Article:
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Rural Society in Laos

In Laos, society in rural villages engaged in subsistence agricultural production. Ethnic, geographic, and ecological differences create variations in the pattern of village life from one part of the country to another, but the common threads of village selfreliance , limited regional trade and communication, and identification with one's village and ethnic group persist regardless of the setting. Rural trade networks, however, have been a part of life since the 1950s. Except near the larger towns and in the rich agricultural plains of Vientiane and Savannakhet, villages are spaced at least several kilometers apart and the intervening land variously developed as rice paddy and swidden fields or maintained as buffer forest for gathering wild plants and animals, fuelwood, and occasional timber harvest.

Lao Society

Laos is a rural country whose relatively low population density has allowed the continuation of a village society reliant on subsistence agriculture. Ethnic, geographic, and ecological differences create variations in the pattern of village life from one part of the country to another, but the common threads of village selfreliance, limited regional trade and communication, and identification with one's village and ethnic group persist regardless of the setting. Rural trade networks, however, have been a part of life since the 1950s. Except near the larger towns and in the rich agricultural plains of Vientiane and Savannakhet, villages are spaced at least several kilometers apart and the intervening land variously developed as rice paddy and swidden fields or maintained as buffer forest for gathering wild plants and animals, fuelwood, and occasional timber harvest.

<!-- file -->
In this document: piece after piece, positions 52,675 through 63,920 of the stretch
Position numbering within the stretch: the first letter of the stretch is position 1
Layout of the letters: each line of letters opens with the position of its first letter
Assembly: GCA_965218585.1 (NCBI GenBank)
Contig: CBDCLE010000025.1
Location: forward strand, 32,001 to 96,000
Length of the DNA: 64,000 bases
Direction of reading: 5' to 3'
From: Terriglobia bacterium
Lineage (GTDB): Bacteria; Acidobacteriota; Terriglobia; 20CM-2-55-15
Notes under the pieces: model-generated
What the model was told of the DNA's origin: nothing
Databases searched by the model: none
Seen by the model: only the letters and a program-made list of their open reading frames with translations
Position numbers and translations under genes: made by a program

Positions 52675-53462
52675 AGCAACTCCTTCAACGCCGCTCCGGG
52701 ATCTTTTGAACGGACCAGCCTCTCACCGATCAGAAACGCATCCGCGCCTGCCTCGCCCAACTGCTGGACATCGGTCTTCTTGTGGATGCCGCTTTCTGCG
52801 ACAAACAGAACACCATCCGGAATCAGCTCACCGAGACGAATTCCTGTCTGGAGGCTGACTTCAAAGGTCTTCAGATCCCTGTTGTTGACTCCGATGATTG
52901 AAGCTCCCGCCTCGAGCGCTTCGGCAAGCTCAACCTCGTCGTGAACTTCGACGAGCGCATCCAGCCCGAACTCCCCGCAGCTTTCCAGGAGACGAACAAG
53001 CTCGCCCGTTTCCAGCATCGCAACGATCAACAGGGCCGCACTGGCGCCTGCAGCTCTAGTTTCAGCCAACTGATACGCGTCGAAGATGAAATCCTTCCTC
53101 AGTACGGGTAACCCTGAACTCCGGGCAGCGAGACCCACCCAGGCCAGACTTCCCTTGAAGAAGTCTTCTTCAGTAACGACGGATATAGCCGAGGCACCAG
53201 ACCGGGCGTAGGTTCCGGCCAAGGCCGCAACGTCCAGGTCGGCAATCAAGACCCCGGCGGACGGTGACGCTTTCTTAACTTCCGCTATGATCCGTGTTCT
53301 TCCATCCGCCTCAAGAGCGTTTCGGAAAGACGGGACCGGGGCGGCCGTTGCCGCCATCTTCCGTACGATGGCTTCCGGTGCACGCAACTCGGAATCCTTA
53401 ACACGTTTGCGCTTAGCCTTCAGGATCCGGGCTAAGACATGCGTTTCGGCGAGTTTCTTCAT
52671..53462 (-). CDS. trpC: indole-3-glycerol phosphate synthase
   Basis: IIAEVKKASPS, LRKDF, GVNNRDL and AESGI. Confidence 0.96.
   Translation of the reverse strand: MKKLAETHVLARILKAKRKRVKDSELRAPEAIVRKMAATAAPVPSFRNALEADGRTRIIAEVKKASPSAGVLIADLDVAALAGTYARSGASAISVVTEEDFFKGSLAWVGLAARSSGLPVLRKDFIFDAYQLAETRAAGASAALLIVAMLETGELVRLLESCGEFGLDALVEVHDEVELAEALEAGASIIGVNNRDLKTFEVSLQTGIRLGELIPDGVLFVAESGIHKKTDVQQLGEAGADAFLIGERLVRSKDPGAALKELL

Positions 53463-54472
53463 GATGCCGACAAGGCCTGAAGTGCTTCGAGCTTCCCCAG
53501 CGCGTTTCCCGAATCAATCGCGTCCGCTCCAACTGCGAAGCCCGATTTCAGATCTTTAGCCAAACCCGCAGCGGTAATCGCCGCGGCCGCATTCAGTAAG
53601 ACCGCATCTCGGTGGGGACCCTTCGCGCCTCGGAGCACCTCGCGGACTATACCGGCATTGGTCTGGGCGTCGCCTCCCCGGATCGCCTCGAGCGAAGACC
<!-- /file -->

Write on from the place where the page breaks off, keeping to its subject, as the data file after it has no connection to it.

Lao Folk Dance

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Lao circle dance or Lamvong

The typical Lao folk dance is kind of circle dance or to dance in circle. This Lao circle dance is called "Lamvong" in lao language and it is a famous dance and greatly enjoyed during parties, weddings, festivals and other local celebrations.

Lamvong is a very easy dance that doesn't require any special skills and it's great fun so don't be shy. If you spend more time on the sidelines than on the dance floor at Lao parties and celebrations then you're missing out.